CHICAGO A USA judge has temporarily blocked online publication of blueprints for 3D-printed firearms, in a last-ditch effort to stop a settlement President Donald Trump's administration had reached with the company releasing the digital documents.
The judge in Seattle issued the order after eight Democratic state attorneys general, along with the District of Columbia, filed a lawsuit seeking to block the blueprints' release, calling them a safety risk. A judge in Seattle granted the injunction Tuesday after eight USA states and the District of Columbia argued that criminals and terrorists would use the blueprints to make untraceable, undetectable plastic weapons.
The company behind the plans, Austin-based Defense Distributed, had reached a settlement with the federal government in June that allowed it to make its plans available for download starting Wednesday.
Still, Mittow says many 3D printers, even ones that run a couple thousand dollars, would be capable of making plastic guns.
Courts in New York, New Jersey and Washington issued the rulings Tuesday ahead of the midnight deadline when Cody Wilson and his company, Defense Distributed, would have been permitted to publish the plans online.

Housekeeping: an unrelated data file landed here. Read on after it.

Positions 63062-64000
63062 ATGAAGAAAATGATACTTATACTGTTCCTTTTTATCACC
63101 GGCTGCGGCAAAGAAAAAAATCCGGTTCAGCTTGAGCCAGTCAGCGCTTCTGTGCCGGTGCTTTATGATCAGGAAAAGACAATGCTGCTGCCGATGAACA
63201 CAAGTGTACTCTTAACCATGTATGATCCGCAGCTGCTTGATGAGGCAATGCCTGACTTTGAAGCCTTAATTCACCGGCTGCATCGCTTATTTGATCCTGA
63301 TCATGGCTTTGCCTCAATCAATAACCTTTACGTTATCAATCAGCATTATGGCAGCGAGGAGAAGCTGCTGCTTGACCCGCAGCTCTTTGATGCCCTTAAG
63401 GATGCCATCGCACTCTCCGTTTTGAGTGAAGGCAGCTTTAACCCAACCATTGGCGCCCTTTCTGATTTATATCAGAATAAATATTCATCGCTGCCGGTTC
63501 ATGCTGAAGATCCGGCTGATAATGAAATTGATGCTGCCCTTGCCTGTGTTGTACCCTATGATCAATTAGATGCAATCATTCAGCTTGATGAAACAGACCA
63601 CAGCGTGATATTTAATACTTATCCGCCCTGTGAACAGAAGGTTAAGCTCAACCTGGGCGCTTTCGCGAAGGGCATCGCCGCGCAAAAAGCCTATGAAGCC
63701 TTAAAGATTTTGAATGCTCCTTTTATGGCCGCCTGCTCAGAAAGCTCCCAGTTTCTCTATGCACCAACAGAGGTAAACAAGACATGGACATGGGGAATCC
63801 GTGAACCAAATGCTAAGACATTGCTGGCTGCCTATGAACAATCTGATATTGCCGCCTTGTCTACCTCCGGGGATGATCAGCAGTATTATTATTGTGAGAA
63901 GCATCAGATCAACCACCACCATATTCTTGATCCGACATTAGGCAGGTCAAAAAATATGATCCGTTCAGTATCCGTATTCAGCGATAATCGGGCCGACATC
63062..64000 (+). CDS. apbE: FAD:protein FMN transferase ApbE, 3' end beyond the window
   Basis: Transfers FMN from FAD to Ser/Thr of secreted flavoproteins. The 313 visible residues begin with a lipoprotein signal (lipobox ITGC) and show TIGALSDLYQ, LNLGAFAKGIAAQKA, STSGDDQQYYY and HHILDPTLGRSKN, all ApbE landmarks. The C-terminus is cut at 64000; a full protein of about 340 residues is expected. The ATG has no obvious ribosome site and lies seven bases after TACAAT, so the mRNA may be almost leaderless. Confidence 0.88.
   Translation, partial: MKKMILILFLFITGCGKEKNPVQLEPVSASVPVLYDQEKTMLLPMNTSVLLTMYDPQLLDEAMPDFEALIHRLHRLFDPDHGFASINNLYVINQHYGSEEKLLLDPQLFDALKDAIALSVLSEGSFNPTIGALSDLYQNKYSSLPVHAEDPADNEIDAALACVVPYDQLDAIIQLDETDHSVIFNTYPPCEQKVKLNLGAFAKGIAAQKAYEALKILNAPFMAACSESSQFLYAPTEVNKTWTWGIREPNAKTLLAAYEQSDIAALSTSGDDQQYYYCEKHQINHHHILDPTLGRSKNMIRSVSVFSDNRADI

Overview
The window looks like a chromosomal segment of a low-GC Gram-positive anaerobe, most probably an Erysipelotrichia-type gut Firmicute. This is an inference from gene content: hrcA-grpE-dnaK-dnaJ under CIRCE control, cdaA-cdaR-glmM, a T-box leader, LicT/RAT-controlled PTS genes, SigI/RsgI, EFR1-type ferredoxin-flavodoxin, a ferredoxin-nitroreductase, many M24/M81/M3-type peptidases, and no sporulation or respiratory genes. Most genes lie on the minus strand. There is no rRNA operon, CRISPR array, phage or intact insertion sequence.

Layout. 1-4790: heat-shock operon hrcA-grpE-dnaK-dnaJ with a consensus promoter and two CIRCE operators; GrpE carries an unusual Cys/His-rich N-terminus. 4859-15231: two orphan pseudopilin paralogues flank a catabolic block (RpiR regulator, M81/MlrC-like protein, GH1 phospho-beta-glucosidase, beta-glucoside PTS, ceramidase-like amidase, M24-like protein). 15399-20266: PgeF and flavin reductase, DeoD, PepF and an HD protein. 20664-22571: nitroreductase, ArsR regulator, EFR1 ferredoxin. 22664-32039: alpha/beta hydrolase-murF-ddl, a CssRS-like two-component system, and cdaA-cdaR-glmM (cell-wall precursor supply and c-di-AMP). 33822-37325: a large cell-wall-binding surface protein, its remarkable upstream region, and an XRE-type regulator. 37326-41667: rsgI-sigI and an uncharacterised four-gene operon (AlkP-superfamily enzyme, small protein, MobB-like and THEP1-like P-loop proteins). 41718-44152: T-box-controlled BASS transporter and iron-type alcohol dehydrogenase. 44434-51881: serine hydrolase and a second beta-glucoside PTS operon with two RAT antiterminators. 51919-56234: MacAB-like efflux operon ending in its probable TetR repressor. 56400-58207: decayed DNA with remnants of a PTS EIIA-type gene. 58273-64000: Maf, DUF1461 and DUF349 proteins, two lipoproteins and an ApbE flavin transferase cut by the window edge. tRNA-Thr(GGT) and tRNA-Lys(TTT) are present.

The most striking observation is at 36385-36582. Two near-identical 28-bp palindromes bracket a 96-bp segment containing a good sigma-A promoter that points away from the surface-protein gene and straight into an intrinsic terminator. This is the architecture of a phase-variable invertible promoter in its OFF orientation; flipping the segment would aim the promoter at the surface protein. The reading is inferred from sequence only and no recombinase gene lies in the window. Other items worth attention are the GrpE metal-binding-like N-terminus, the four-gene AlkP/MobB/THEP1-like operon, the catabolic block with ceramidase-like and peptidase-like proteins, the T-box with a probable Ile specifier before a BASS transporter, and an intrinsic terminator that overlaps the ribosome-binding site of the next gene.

Defense Distributed's website said it would publish the files on Wednesday but blueprints for seven guns already were available for download. A lawyer for the company said he didn't know how many blueprints had been downloaded since then.
Wilson has argued his case was not about guns or the right to bear arms, as guaranteed by the Second Amendment of the Constitution.
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He tweeted yesterday, "I am looking into 3-D Plastic Guns being sold to the public". In fact, Donald Trump told everyone on Twitter Tuesday that he had spoken to the NRA and implied that he and the organization are both against universal access to DIY firearms. 'Already spoke to NRA, doesn't seem to make much sense'.
"The judge's rule is clear", Washington Attorney General Bob Ferguson said at a news conference.
The NRA said in a statement that "anti-gun politicians" and some members of the news media had been wrongly claiming 3D printing technology would "allow for the production and widespread proliferation of undetectable plastic firearms".
Forge Jax says they've never made 3D printed guns and they will stick to other 3D prototypes.
The two 3D printers are not available right now.
Senator Bill Nelson, a Democrat from Florida, filed a bill in the Republican-controlled U.S. Senate to block publication of 3-D printed gun blueprints, saying the weapons can evade detection systems and are "a direct threat to our national security". A follow-up hearing will be held August 10.
"As the nation rises up and calls for action against gun violence, it is absurd and frightening that the federal government wants to make accessing an automatic weapon as easy as hitting print", he said.